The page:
34 Fair Empl.prac.cas. 1264,34 Empl. Prac. Dec. P 34,364olen C. Faulk, Plaintiff-appellant, v. City of Orlando, Howard Jewett, Albert Nelson and Edwardhanna, Defendants-appellees, 731 F.2d 787 (11th Cir. 1984)

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US Court of Appeals for the Eleventh Circuit - 731 F.2d 787 (11th Cir. 1984) May 7, 1984

Christopher A. Detzel, Orlando, Fla., for defendants-appellees.

Appeal from the United States District Court for the Middle District of Florida.

Before FAY, VANCE and KRAVITCH, Circuit Judges.

KRAVITCH, Circuit Judge:

In this appeal, Olen C. Faulk challenges the dismissal of his pro se complaint under Rule 12(b) (6) of the Federal Rules of Civil Procedure. Construing his pleadings liberally, we conclude that although he failed to state a claim against the individual defendants, he succeeded in stating claims against the City of Orlando under Title VII, 42 U.S.C. § 2000e, and section 1981, 42 U.S.C. § 1981. Accordingly, we reverse the dismissal of his complaint with respect to the City.

Appellant, a white male, was employed by the City of Orlando Waste Water and Sanitation Departments as a heavy equipment operator. Having been discharged following involvement in a number of accidents, appellant filed the present action against the City and three of its officials, alleging racial discrimination. In his original complaint, filed on February 10, 1982, appellant alleged that prior to discharge he had sought the positions of code inspector (a promotion) and helper (a demotion). He alleged racial discrimination in that he, unlike similarly situated black employees, had been denied consideration for the promotion and had been discharged instead of demoted. Under the heading "DISCRIMINATION STATEMENT," he declared:

I believe that I was discriminated against because of my race, White, inasmuch as:

1. Fred Butts, Black, Superintendent of the Neighborhood Improvement Department, denied me an interview for the position of Code Inspector but did interview Minority candidates.

2. In January 1981, and several times after that, I asked to be relieved of my duties as a driver or be transferred to another department. This was denied. Mr. James Evans, White, Safety Officer in Sanitation, also recommendd [sic] that I be taken off box units or be given some other kind of work.

3. Mr. Hampton, Black, truck driver, was allowed to drop back as a helper after he had accidents. I was not given this opportunity although I requested same. He was not discharged.

4. Mr. Hannibal, Black, truck driver, had accidents, lost his license to drive in Florida, and was allowed to drop back. He was not discharged.

Appellees filed a motion to dismiss under Rule 12(b) (6), asserting that appellant failed to allege a jurisdictional basis for the action, failed to state a claim against the individual defendants, and failed to state a claim against the City. Appellees also filed a motion to strike under Rule 12(f), arguing that the allegations with respect to the positions of code inspector and helper should have been set forth in separate counts pursuant to Rule 10(b) and were immaterial to appellant's discriminatory discharge claim. After a brief hearing, the district court dismissed the complaint without prejudice and with leave to amend.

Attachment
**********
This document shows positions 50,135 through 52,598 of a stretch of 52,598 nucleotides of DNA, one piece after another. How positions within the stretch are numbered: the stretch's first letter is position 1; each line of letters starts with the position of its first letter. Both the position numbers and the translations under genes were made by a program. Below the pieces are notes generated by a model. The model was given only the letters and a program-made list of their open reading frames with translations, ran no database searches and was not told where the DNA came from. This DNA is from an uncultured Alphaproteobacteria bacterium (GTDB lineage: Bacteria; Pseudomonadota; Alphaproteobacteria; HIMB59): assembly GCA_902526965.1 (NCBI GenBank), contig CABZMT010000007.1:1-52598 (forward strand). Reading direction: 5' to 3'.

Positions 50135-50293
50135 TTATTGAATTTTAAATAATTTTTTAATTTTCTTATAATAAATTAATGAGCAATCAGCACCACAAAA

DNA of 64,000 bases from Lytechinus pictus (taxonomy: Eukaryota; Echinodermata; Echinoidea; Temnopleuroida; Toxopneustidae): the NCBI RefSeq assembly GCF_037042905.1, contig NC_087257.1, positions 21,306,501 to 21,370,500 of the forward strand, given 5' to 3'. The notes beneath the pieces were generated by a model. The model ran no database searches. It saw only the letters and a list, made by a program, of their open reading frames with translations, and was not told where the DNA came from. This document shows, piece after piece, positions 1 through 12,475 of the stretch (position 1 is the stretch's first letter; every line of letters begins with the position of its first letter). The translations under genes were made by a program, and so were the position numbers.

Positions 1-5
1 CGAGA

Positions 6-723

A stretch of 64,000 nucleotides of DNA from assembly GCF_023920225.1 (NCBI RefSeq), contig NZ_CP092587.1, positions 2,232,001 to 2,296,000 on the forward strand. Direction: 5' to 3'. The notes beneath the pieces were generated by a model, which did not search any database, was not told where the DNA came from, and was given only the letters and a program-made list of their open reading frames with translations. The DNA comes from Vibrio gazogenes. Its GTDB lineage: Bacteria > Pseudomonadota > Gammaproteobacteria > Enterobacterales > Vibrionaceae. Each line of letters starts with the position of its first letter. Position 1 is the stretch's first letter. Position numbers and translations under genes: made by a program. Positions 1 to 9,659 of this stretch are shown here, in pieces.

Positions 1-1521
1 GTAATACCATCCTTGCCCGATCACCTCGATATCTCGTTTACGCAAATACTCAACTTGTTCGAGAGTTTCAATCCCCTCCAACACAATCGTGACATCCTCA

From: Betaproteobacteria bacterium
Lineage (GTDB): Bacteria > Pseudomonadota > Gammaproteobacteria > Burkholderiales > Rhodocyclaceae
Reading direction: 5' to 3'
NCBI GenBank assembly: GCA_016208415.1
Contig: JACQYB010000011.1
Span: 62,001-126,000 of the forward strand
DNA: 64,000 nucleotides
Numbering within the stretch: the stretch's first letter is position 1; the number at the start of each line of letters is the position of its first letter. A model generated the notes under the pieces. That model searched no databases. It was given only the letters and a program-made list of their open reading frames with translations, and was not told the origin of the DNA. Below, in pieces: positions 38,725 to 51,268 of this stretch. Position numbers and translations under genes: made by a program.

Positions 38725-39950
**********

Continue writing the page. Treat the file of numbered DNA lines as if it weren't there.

In his first amended complaint, filed on November 15, 1982, appellant properly alleged jurisdictional bases under Title VII and section 1981. His factual allegations, however, were limited to general allegations of racially discriminatory discharge, an allegation of unlawful retaliation on appellees' part and an allegation of appellees' failure to follow established personnel practices. In their Rule 12(b) (6) motion, appellees renewed their assertion that appellant's allegations should have been set forth in separate counts, asserted that the complaint failed to state a claim against the named defendants inasmuch as they were not "employers" under Title VII, were not named in the EEOC charge and were not implicated in purposeful discrimination by the factual allegations, and asserted that the complaint failed to state a claim against the City inasmuch as there was no allegation of disparate treatment. After another brief hearing, the district court again dismissed without prejudice and with leave to amend, urging appellant to "set forth the facts surrounding his termination which he feels gives rise to his claims [and] to state exactly what each of the Defendants named in the complaint did which he feels violated his rights."

In his second amended complaint, filed on April 4, 1983, appellant realleged jurisdiction; his factual allegations were limited to a general allegation of racial discrimination, an allegation of retaliation, allegations of harassment and neglect on the individual defendants' part and an allegation of non-compliance with established policies and procedures. Appellees moved to dismiss on essentially the same grounds, and the district court dismissed the complaint with prejudice, noting the absence of specific factual allegations of racial discrimination.


In Richardson v. Fleming, 651 F.2d 366 (5th Cir. Unit A 1981), the predecessor of this court succinctly stated the standard applicable in this case: